Gaelic In Schools

The Scotsman, May 16, 1922.



The Gaelic Society of London has received the following statement on the position of the Gaelic language in Scotland from the Secretary Of Scotland:-
(1) The parishes or districts, regarded as Gaelic speaking.
From information gathered from His Majesty's chief Inspector it would appear that in October 1919 the Argyll Authority Adopted the recommendation of its Gaelic Sub-Committee that the whole of the county be defined as a Gaelic speaking area. No similar formal action has been taken in Inverness-shire, Ross-shire, or Sutherland-shire. In the first-named county, however, a general scheme of work for the teaching of Gaelic was submitted by the Education Authority and approved provisionally by the Scottish Education Department in 1920.
From information supplied by His Majesty's Chief Inspector for the Highland Division, it is considered that the Gaelic-speaking areas are as follows:-

(a) All the parishes in the Outer Islands and Skye, together with Small Isles.
(b) Glenelg and Arnisdale districts of Glenelg Parish.
(c) Glenuig, Mingarry, Eilanshona, Arisaig, and Lochailort districts of Arisaig Parish.
(d) Onich, North Ballachulish, and Blarmacfoldach district of Kilmallie.
(e) Roy Bridge district of Kilmonivaig.
(f) Dalchreichard, Bunloit, and Corrimony districts of Glenurquhart and Glenmoriston.
(g) Culburnie and Tomnacross districts of Kiltarlity.

Lewis, Lochbroom, Gairloch, Applecross, Lochcarron, Lochalsh, Kintail, and Glenshiel.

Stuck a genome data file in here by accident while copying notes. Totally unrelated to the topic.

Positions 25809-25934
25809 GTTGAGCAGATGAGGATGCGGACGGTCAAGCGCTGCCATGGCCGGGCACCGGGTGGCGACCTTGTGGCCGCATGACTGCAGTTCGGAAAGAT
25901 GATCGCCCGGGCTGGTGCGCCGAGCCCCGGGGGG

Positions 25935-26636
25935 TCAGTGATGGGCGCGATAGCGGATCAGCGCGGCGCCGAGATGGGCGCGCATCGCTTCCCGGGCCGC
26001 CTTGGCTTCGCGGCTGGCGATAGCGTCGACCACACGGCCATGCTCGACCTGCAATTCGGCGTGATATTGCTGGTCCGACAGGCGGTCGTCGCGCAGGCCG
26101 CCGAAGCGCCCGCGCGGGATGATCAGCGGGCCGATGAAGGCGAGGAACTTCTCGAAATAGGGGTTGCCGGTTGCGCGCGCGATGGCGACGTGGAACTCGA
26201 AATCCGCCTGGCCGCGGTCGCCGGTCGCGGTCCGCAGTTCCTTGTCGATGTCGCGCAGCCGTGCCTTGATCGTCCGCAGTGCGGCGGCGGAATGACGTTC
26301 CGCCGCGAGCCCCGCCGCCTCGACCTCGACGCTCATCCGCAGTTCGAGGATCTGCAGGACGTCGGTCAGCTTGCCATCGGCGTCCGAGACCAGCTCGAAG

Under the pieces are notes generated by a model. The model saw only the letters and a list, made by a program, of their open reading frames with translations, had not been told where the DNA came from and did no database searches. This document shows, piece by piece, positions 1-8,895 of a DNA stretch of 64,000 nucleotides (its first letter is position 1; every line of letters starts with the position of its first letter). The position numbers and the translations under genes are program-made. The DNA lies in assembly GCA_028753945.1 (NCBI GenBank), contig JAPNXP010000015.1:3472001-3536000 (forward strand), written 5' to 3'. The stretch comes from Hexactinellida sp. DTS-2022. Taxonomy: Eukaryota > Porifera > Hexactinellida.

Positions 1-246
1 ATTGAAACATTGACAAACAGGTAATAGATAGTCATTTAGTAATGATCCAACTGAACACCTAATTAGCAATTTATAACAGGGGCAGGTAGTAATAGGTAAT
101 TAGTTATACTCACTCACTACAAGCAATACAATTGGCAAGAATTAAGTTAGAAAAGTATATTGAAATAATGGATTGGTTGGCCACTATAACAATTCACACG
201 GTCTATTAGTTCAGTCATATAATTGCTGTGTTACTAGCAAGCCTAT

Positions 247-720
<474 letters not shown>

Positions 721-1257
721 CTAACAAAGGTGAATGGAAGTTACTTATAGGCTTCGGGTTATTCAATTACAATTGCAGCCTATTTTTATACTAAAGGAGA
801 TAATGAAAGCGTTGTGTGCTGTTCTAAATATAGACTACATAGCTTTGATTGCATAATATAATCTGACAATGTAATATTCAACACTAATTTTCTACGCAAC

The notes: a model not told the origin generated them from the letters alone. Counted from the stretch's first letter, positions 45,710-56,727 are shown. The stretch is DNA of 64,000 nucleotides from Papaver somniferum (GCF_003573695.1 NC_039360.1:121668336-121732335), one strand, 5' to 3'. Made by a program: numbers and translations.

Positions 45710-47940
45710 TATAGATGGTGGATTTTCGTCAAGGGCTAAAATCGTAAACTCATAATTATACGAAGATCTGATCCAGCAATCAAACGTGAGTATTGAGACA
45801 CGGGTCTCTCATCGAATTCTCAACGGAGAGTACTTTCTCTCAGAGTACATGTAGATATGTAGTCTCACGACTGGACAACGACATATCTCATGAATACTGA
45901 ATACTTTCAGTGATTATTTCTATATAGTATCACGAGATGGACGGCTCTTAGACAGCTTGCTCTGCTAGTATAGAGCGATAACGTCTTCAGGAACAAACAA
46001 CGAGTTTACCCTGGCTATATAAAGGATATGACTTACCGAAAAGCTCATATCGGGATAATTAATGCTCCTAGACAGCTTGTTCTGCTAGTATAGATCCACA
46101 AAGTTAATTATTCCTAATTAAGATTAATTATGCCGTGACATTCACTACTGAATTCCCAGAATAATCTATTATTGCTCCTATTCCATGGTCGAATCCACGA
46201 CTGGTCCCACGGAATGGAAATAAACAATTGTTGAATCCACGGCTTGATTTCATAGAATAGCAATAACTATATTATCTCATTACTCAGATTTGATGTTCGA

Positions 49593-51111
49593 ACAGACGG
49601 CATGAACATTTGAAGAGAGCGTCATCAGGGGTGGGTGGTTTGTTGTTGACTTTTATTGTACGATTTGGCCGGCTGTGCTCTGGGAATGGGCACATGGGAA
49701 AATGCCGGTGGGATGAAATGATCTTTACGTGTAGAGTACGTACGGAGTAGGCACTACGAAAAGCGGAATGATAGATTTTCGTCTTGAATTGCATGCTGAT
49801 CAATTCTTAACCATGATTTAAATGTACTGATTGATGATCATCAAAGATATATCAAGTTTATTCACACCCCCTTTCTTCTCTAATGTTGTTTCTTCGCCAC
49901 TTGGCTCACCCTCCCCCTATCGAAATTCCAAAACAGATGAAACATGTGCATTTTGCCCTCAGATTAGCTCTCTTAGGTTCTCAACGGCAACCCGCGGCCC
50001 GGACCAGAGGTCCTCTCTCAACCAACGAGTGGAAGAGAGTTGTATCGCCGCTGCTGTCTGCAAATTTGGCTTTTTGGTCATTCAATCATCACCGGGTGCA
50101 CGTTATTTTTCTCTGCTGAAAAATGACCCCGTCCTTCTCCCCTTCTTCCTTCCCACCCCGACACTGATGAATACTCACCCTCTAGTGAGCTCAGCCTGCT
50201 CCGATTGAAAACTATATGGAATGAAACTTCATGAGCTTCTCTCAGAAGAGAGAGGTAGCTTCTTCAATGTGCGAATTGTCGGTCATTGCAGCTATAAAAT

The parishes of Farr, Tongue, Durness, Eddrachillis, and Assynt; also the fishing village of Embo

(2) Provision made in each of those districts for the teaching of Gaelic and the number of scholars being taught.

AGYLL-SHIRE - At the end of 1920 Gaelic was taught in 36 schools, and the number of scholars being taught is approximately 1200.
IIVERNESS-SHIRE - About 100 schools in all are regarded as corning within the scope of the Inverness-shire Authority's general scheme of work for the teaching of Gaelic, and up to date about 70 of these have submitted definite schemes of instruction. The number of pupils received instruction is estimated at approximately 3120.
ROSS-SHIRE - No definite general scheme, as in the case of Inverness, has yet been submitted, The groat majority of the teachers are Gaelic-speaking; and Gaelic is frequently used in the infant and junior divisions, especially as an aid in imparting instruction. In the senior divisions the Gaelic scriptures continue to be read, and the stimulus afforded by grants of the Highland Trust and the Gaelic Society of London is acknowledged. It would seem that formal instruction in Gaelic under a definite scheme submitted and approved is as yet given in only 24 schools, the number of children participating being about 500.
SUTHERLANDSHIRE - Until recently an itinerant teacher, with no recognised qualification to teach, gave some service in the Gaelic .speaking areas, but this arrangement has come to an end.

(3) Whether in the districts in which no provision was made the failure is due to the scarcity of qualified teachers.
Generally speaking where no provision is made in teaching Gaelic in Gaelic-speaking areas the failure is duo to the scarcity of qualified teachers willing to take service in these districts. From Argyllshire it is reported that there are enough Gaelic-speaking teachers, but their distribution does not cover all the Gaelic-speaking areas. It is remarked that Gaelic suffers less in this county from scarcity of teachers than any other subject. From Inverness-shire it is reported that the majority of the teachers are Gaelic-speaking but an appreciable percentage have little literary knowledge of the language. In Ross-shire the great majority of the teachers are Gaelic-speaking, and, as previously stated, utilise the language in giving general instruction. In Sutherlandshire there is no lack of Gaelic-speaking teachers, but here (as in Argyll) there is a lack of such teachers ready to serve in the districts mentioned. They cannot be compelled to do so.